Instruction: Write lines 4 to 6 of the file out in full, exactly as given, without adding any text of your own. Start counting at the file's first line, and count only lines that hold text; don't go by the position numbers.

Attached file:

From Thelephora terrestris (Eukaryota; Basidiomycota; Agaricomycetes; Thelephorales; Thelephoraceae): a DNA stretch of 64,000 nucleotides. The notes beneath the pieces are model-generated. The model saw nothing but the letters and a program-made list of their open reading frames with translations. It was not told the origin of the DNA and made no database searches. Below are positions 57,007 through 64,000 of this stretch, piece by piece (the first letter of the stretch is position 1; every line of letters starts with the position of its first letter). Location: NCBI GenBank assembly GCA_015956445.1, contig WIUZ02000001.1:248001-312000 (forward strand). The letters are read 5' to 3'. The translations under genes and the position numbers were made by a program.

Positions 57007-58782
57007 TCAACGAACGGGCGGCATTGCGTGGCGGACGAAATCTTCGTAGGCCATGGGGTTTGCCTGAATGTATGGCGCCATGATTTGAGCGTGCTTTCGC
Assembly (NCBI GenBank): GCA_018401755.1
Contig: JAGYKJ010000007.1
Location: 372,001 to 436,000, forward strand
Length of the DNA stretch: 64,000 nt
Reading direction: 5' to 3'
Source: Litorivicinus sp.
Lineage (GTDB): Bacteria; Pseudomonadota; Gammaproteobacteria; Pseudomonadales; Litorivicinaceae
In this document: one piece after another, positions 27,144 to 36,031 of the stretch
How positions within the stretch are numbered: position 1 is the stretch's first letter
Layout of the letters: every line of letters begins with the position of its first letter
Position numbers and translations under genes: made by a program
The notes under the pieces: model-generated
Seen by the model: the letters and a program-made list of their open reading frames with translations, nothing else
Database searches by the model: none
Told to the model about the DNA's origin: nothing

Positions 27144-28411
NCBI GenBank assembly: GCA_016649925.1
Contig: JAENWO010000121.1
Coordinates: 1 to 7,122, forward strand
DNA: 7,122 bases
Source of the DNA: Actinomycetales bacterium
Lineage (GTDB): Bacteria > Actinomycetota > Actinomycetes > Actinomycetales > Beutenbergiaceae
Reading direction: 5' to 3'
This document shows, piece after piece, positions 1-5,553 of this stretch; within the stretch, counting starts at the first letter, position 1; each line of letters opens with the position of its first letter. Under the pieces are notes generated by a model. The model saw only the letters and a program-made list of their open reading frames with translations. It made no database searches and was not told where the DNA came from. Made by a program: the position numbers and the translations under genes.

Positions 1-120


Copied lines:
Assembly (NCBI GenBank): GCA_018401755.1
Contig: JAGYKJ010000007.1
Location: 372,001 to 436,000, forward strand